I've tried to make compound and complex sentences but I'm not sure they are correct:

1. The UK is the sovereign state that occupies the major part of British Isles the group of islands off the northwest coast of continental Europe that include the islands of Great Britain and Ireland and over six thousand smaller ones.

2. As for the UK the border it is surrounded by the Atlantic Ocean, the North Sea, the English Channel and the Irish Sea apart of the the Northern Ireland which shares a land border with another sovereign state - the Republic of Ireland

3. As UK is constitutional monarchy any bill passed requires Royal Assent to become law but in fact it is just a tribute to the traditions.

4. The executive power is exercised by the cabinet headed by the prime minister, elected by the majority of the House of Commons.

5. The prime minister and cabinet are also formally appointed by the monarch to from Her Majesty's (HM) Government, though the prime minister chooses the cabinet and, by convention, HM The Queen respects the prime minister's choices.

Thanks in advance

In your opinion, which sentences are simple, complex, compound, and/or run-on?
Dear Skif

I shall let you and Alphecca deal with the grammar of your excellent question. However..

1. Yes, there do seem to be over 6,000 UK islands! However, only about 800 of them have a coastline - the rest are very tiny indeed. I owe this information to..


4. The UK prime minister is not elected by the House of Commons. She or he becomes prime minister by being the leader of the political party that gains the majority in the House of Commons at a general election. As you say, this must be formally recognised by the monarch, but the monarch will traditionally respect the general election decision

Best regards, Dave
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dave_anon1. Yes, there do seem to be over 6,000 UK islands! However, only about 800 of them have a coastline - the rest are very tiny indeed.
Would you even call these geographic features islands? Perhaps they are better called "rocky outcrops" or islets. If you follow fractal theory, all of them have a "coastline" if they are above water, but it all depends on the scale of measurement and the sea conditions (tides and waves) at the time of measurement.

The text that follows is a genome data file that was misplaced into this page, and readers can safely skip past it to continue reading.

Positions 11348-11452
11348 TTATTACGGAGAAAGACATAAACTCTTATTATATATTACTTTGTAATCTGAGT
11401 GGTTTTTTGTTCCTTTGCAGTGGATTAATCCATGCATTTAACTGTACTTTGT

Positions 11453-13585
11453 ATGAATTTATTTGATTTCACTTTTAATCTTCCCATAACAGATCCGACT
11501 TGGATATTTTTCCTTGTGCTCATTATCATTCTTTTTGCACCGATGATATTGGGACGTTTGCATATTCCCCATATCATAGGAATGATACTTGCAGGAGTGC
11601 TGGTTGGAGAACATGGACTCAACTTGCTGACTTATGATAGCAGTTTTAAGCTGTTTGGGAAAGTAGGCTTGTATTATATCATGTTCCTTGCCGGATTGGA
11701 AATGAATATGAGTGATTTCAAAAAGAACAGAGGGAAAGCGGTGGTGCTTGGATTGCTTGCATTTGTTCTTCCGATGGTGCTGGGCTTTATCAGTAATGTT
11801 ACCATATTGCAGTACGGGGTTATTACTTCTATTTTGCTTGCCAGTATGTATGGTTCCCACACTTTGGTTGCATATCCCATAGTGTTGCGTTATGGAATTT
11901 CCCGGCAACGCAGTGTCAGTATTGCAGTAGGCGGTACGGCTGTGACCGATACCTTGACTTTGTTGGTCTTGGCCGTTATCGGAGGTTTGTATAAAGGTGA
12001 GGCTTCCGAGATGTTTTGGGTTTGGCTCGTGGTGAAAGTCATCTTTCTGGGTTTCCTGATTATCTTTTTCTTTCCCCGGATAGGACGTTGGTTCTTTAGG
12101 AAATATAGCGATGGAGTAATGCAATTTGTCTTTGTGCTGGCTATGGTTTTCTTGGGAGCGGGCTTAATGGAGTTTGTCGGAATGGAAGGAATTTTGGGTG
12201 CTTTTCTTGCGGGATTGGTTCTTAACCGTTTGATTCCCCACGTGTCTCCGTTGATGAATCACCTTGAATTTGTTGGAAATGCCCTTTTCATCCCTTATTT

P.S. Did they include the Falklands? There's a bunch of them, too!

Here's a toast to small things!Emotion: beerEmotion: beer
Dear Alphecca

I'm sure you are right. There are things that are counted as islands which, at low tide, have negligible coastline - given the scale of measurement - and, at high tide, do not exist at all

I don't think the geographer that I quoted was including islands outside UK waters that are politically owned. I blush to mention them but, factually, I believe they are (including parts of islands): Anguilla, Bermuda, the British Antarctic Territory, the British Indian Ocean Territory, the British Virgin Islands, the Cayman Islands, the Falkland Islands, Gibraltar, Montserrat, the Pitcairn Islands, St. Helena, South Georgia and South Sandwich Islands, the Turks and Caicos Islands, and the Sovereign Base Areas of Akrotiri and Dhekelia

Personally, I'd be happy with the sizable ones within territorial waters; but there you go..

I return your toast Emotion: beer Emotion: beer

I suppose they are:

1. simple

2. complex

3. compound

4. very simple Emotion: smile

5. compound
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I'm afraid we shall have to wait for a teacher to come along. In my view, all the sentences except (4) are complex because they each contain more than one verb. (4) contains additional verbs, but only as participles which count here only as adjectives, I believe.

I would say that compound sentences are quite rare. Even when ideas are connected by "and" there is often a subordinate link between them..

- The prime minister chooses the cabinet and the Queen, by tradition, approves the choice.

[= I would say, complex, because the second part is modifying our idea of the process described in the first part]

A compound sentence, I guess, would be..

- Fish are jumping and the cotton is high.

Sorry I cannot help more - I'm sure others will..

To determine this attribute, you have to find all the clauses - especially the main clauses.

If a sentence has only a main clause, (the subject or predicate can be compound) then it is simple.

If a sentence has two main clauses, connected by a coordinating conjunction, then it is compound.

If a sentence has a main clause and one or more subordinate clauses, then it is a complex sentence.

Finally there is compound-complex.

Here are some references.



Clauses can be discovered by looking for verbs, and then, their subjects. If two or more verbs have the same subject, it is a compound predicate, and counts only as one clause. Example:

Mary drove downtown, parked her car, and walked into the office.

So, let's look in detail at #1. I have put the clauses in parentheses:

1. (The UK is (main verb) the sovereign state (that occupies (verb) the major part of British Isles, the group of islands off the northwest coast of continental Europe (that include (verb) the islands of Great Britain and Ireland and over six thousand smaller ones.)))

So it has three clauses; one main clause and two adjectival dependent clauses.

Thus, it is a complex sentence.